4. The Not-So-Usual Places

There are many things in your home that usually go unnoticed. The more plain these are, the better the chance that these will never be thought of as something that carries your prized guns. Examples of these are the food containers at the top of the kitchen shelf that you’ve never touched and will never probably be able to use. Other firearm safe storage places could be a hollow trophy or a wall shelf, an old violin case, inside a jacket pocket in your closet, an old boot, behind the window curtains or places that can be seen in plain sight but are not considered a usual place to hide a firearm.

Caring For Guns Prior To Storage

Remember that your guns are made of metal. With constant use and abuse, these could easily succumb to rusting. Instead of your family being protected when you needed it, a rusting gun may fail to work or end up hurting you instead. Prepper gun storage comes with being able to care for guns the right way. Here are some tips to keep your guns always in top condition.

  1. Clean guns from the inside out. Whenever your gun is used, gunpowder residue is released and this could accumulate inside your firearm. With its buildup inside your gun, this can be likened to dirt that seeps at the insides of your shoes. Just as dirt attracts unwanted bacteria and fungus in shoes, gunpowder attracts the formation of rust since this easily absorbs moisture from the air. Take note that there are many small movable parts inside your firearm and these can stick together with the presence of gunpowder.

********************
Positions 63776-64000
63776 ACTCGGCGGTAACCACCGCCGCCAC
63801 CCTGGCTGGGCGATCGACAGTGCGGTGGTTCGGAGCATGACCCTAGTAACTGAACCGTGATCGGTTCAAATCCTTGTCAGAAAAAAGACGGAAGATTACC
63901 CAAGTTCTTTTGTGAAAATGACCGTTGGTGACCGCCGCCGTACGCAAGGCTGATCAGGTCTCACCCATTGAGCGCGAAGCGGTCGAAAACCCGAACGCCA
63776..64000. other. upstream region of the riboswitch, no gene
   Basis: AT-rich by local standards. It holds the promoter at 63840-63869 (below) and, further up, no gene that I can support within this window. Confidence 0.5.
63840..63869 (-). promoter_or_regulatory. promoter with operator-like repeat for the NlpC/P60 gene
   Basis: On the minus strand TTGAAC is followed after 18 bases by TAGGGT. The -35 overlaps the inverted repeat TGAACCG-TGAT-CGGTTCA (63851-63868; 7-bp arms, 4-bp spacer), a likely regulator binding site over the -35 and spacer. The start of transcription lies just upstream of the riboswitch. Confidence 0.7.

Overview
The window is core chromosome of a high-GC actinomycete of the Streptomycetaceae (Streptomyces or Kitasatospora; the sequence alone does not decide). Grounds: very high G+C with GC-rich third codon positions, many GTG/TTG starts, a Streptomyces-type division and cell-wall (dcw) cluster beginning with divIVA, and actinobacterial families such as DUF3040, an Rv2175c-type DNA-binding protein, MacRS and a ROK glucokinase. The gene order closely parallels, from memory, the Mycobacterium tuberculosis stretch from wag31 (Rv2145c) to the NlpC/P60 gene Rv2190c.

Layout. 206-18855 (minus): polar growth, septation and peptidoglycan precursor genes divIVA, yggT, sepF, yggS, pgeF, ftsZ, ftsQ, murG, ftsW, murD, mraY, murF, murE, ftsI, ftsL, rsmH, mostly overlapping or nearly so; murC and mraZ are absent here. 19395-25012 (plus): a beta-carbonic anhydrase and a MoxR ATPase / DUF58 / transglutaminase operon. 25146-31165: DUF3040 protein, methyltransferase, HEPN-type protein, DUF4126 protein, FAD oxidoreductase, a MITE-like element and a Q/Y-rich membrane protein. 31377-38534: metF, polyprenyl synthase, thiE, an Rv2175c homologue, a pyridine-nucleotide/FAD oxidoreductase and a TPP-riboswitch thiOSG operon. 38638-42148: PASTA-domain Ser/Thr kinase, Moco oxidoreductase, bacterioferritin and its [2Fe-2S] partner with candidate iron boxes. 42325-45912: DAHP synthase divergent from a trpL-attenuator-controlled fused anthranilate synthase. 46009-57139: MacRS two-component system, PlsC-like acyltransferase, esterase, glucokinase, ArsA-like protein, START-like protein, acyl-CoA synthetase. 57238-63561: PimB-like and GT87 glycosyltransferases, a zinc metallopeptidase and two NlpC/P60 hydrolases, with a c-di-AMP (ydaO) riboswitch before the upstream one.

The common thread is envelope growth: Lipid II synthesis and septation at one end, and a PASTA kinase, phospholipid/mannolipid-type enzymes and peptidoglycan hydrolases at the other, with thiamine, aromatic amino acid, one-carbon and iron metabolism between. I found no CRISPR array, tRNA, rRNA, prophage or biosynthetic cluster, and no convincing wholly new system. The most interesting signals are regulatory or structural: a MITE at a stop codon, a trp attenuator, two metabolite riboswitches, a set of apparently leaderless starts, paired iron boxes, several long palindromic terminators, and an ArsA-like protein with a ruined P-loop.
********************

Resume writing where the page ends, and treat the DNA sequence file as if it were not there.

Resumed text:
1. Grease is not always a good option. Steel metal windows may need constant lubrication for these to open and close easily and to prevent rusting. However, this rule is not always applicable when it comes to firearms. Many products which were specifically designed to prevent rusting in firearms are now available in the market and these only leave a protective film instead of grease.
  1. Keep guns away from moisture. The easiest way to render your gun useless is to keep this in a moist place. While keeping your gun in a movable tile in the bathroom or the kitchen sounds like a great idea, this is not doing any good for your ammo and guns. Keep your guns in a dry place and/or airtight containers.
  1. Periodically perform maintenance. Just because you have cleaned your guns before storing them is not enough reason for you to never clean them again. Even after applying a rust protective agent and keeping firearms in an ideal storage space, you still need to check these from time to time and take them apart for regular cleaning.